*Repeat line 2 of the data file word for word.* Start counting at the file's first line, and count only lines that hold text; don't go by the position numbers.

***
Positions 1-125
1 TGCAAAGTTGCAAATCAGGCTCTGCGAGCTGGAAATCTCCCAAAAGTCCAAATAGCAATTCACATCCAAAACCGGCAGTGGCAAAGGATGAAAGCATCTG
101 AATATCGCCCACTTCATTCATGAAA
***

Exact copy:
1 TGCAAAGTTGCAAATCAGGCTCTGCGAGCTGGAAATCTCCCAAAAGTCCAAATAGCAATTCACATCCAAAACCGGCAGTGGCAAAGGATGAAAGCATCTG